14 May, 2021

In Our Roots Are Our Rights

The global parameters of human rights, based on Western concepts, do not fit in the Indian context.

Photograph by Tribhuvan Tiwari
In Our Roots Are Our Rights

Nationalism is often viewed as contrary to liberalism in contemporary political and social narrative. Post-World War II global discussions on the emergence of nation states and the progress of political dispensations in ensuring guarantee of human rights assumed greater importance. The international human rights movement also gained currency at this time. The United Nations became the torch-bearer of such a movement. The UN Charter promised “inherent dignity” and “equal and inalienable rights of all members of the human family”—this guarantee of dignity of life to every individual who is a global citizen transcends geographical boundaries of the nation states. The UN made it mandatory for every one of its missions and activities to uphold these human rights principles as “the foundation of freedom, justice, and peace in the world”.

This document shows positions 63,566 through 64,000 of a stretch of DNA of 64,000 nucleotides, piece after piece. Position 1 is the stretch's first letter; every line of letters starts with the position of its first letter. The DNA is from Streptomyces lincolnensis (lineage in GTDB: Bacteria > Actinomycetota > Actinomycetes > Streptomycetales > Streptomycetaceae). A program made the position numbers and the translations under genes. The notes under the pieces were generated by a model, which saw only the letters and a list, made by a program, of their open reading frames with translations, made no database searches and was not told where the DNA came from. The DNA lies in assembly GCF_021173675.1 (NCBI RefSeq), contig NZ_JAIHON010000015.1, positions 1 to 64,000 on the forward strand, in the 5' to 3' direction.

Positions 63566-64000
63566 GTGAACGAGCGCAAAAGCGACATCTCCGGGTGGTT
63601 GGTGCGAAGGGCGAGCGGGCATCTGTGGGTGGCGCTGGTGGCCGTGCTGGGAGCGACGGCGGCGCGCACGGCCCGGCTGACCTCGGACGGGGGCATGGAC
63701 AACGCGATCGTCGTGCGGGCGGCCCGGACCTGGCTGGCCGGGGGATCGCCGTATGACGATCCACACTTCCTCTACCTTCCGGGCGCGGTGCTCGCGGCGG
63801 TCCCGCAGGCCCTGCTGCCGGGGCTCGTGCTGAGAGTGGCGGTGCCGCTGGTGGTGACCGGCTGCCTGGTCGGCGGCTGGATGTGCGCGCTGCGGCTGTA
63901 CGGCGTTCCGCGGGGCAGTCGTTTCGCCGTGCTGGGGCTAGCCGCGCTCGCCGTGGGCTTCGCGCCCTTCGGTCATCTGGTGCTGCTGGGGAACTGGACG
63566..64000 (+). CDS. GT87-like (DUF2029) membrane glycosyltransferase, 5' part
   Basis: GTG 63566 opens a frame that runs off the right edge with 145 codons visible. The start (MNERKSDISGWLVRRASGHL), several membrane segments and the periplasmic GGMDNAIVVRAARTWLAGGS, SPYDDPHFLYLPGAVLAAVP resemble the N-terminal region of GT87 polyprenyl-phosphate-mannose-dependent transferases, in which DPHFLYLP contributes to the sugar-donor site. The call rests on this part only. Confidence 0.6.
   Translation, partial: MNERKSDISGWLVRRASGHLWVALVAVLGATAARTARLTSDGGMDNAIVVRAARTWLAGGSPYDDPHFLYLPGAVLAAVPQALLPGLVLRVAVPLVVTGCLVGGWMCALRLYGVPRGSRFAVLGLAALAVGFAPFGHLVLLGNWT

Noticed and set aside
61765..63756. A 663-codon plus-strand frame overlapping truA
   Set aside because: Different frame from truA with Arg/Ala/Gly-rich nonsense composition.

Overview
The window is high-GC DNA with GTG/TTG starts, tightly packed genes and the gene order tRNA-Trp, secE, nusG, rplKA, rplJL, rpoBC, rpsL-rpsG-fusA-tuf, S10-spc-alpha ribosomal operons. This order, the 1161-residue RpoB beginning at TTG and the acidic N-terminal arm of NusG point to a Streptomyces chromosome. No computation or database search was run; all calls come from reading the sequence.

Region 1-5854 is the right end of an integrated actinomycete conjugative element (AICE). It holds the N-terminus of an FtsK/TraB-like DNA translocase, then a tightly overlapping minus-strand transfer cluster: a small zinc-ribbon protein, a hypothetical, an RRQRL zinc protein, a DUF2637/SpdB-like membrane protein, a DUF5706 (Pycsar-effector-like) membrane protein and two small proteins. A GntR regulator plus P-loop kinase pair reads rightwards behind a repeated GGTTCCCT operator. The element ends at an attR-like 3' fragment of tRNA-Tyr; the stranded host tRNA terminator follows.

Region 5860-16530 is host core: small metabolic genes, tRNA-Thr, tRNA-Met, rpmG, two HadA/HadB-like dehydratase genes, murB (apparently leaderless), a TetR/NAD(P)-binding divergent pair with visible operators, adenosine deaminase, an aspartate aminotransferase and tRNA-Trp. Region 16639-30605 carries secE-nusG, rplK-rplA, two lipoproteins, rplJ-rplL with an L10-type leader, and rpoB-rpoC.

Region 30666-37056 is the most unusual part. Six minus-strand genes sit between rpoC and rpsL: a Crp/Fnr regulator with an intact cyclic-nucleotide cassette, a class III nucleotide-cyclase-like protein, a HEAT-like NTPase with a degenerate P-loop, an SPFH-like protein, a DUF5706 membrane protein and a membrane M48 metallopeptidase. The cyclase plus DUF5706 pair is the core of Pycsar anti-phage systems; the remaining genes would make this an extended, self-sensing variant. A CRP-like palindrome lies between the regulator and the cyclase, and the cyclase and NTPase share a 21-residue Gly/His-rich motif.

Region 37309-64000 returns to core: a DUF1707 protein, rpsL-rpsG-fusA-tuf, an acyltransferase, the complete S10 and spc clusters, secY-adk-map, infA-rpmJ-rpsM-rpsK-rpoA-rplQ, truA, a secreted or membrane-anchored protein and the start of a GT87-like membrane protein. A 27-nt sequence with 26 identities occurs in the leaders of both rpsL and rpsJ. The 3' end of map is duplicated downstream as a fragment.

Yet, at the global level, human rights as applicable by UN standards began to be measured through covenants and conventions within the parameters of the International Convention on the Protection of the...

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